Right now, I want something real. I want to have an affair of uninhibited passion, where it’s no one’s damn business what’s going on but our own. I want to stop wanting to do something, and having to tell myself ‘no’ because it’ll come off as too intense. We’re all comfortable with publicly showing our driven ambition here in DC, so why not allow that same freedom in our dating world? I’m tired of restraining myself for fear of scaring a guy into thinking I want to settle down and be exclusive. That’s not on my mind right now. I just want the freedom to feel what I’m feeling, and that involves a heaping dose of passion. I want the freedom to be me.
When someone kisses me and tells me they’re interested, after I tell them when I want, this is what I DON’T expect to happen: not hearing from them again until the next time we’re out with mutual friends. It happens to the best of us—and we all know the best includes me! Apparently I need to make myself even clearer: I don’t play those games, so don’t fuck with me. Each time something like this happens, Sally and I discuss the many ways that people suck over a bottle of wine [it’s wonderfully cliché, you should try it]. What constantly happens is her exasperated, “What is wrong with men?”, and my immediate, “These aren’t men—they’re boys.” When this weak or wishy-washy behavior happens, you’re clearly dealing with a Peter Pan of some sort who needs to grow a pair. So move on, Wendy, and find a man who knows what he wants, or at least wants to figure it out.
So if I tell this to someone I’ve sparked with, and he says he wants it, that communicates a green light to me. Because when other people talk, I actually listen. If you tell me something, I’m going to take you at your word. Being genuine might come naturally, but honesty takes some serious backbone. Saying what you mean isn’t always easy, or comfortable, or expedient. This isn’t naïveté, it’s a solid expectation. An expectation that you aren’t a liar with your fingers crossed behind your back, or a wimp that will later bitch out on the follow-through. I don’t use my words just because they feel right in that moment, or because it’ll get me what I want for the night– I speak because it’s true.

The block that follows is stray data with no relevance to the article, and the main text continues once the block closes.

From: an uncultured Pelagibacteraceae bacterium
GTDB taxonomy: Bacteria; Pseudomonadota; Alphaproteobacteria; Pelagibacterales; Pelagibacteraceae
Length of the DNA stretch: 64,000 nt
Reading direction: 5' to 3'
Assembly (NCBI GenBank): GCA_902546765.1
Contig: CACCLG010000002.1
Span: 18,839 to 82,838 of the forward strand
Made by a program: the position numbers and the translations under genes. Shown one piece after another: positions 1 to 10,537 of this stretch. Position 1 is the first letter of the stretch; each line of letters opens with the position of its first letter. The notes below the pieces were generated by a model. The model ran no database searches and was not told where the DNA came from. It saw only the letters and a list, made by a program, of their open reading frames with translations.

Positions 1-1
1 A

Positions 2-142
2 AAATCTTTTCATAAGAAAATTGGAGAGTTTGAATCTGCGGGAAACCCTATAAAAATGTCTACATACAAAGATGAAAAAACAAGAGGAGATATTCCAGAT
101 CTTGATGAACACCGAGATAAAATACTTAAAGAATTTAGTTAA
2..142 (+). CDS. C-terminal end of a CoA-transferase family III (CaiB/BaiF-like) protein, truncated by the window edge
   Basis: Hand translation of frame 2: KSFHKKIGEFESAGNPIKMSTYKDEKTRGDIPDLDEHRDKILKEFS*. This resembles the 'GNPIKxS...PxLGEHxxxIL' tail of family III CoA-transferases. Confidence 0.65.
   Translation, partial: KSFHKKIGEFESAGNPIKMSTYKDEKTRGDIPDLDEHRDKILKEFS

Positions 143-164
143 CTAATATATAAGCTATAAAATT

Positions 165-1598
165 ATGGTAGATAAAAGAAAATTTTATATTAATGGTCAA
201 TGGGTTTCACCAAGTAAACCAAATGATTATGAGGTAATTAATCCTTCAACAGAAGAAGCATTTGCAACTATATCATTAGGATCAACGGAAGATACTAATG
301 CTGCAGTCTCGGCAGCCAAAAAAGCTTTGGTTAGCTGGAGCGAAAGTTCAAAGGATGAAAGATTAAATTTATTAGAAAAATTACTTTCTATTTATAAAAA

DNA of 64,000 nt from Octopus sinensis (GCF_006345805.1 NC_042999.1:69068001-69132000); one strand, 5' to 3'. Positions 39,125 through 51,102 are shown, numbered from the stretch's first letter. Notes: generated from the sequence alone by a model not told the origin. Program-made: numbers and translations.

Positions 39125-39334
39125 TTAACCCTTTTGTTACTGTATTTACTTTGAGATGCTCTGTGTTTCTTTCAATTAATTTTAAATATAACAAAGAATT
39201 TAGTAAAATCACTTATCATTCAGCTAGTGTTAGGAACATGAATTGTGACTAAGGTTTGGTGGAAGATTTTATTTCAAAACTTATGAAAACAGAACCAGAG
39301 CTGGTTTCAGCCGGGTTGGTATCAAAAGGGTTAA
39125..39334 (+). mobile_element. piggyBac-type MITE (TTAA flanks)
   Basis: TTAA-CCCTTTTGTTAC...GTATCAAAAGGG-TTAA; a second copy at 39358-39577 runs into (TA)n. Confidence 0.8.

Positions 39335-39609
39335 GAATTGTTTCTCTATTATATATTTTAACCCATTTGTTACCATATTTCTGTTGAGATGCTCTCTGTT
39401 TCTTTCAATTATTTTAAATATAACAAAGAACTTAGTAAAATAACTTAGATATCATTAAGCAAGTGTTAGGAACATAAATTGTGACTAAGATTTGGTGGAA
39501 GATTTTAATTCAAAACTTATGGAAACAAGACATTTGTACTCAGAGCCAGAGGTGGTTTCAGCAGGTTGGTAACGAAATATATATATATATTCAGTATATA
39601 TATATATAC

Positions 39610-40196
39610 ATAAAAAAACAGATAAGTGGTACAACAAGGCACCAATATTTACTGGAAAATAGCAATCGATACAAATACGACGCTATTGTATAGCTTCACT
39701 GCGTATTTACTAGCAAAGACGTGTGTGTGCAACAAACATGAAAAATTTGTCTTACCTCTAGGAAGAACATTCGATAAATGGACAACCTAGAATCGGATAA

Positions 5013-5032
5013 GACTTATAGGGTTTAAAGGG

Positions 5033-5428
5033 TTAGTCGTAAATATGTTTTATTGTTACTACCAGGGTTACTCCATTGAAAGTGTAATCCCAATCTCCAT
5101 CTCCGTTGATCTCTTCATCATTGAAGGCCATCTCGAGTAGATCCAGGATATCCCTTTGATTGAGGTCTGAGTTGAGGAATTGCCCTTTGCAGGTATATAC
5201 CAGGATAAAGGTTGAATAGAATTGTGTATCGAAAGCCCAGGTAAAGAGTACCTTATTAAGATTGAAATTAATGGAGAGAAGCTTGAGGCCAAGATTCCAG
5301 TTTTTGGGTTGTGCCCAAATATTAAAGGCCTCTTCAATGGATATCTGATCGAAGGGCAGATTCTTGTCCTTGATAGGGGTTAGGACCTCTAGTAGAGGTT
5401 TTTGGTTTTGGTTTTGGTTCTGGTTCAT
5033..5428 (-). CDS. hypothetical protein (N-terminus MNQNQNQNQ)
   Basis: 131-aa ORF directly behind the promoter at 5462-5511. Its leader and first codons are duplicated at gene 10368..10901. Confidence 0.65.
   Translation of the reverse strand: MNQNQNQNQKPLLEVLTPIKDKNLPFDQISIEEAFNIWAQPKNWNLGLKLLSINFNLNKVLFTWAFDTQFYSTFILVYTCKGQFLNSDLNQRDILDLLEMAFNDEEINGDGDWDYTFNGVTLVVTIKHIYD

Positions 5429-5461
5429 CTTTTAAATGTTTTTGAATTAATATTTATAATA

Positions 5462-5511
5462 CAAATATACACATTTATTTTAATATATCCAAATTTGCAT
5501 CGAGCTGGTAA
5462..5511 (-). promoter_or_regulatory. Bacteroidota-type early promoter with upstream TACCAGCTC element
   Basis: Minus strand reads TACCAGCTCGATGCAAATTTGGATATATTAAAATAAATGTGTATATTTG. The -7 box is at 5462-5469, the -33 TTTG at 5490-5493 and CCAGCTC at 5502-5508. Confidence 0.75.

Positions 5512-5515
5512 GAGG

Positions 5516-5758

I expect better from the people I spend my time with. It isn’t a standard I will ever lower; it’s a deal-breaker. It might come off as the cause of many-a-sticky-situation, but really it’s very straightforward. Say what you mean, mean what you say– or get the hell out of my way. It’s that simple. Whether it’s balls or ovaries, we all need to man- and woman-up and grow a pair.
I have the audacity to go for what I want. Do you?
And because the lyrics crack me up so perfectly, I have to include your Ke$ha dose for the month. It’s true– when you grow a pair, you can call me back.
“Once upon a time, offline wasn’t even a word… You caught someone’s eye across a room. Your stomach leapt. There was chemistry. This was back in the time of romance. Back in the real world.” -The Offline Society
Hello, world! So I’ve joined on with the Pink Line Project as a society-and-dating writer– three hips and a hooray for me! Below is a teaser of my article, found in their Noise section, “The Offline Society: Bringing Romance to the Real World”
Our generation doesn’t live in the real world often anymore—we live online. With all the social media sites “you just have to join!” popping up, it’s tough enough to keep up with your evidently-crucial internet life, let alone an actual one. So many of us, craving that fabled romance of times gone by, search in the only place we know: the internet.
“Hi, my name is Jules, and I am an online dater.”
Yes, you all better chorus a dull “hiiii, Juuulllless…”
The Offline Society has an answer for this generational dilemma:
The three lovely ladies of the rising Offline Society have witnessed—and experienced—this struggle they call “internet-dating fatigue”. They’re offering a solution. In a strange mix of futuristic innovation and historic throwback, they have created a novel concept. According to their press release, “the Offline Society is a carefully curated club of ladies and gentlemen who could all be described as ‘quite the catch’. We gather in a private row home over old -fashioned cocktails and lively conversation. The mood is relaxed and there’s a hint of magic in the air.”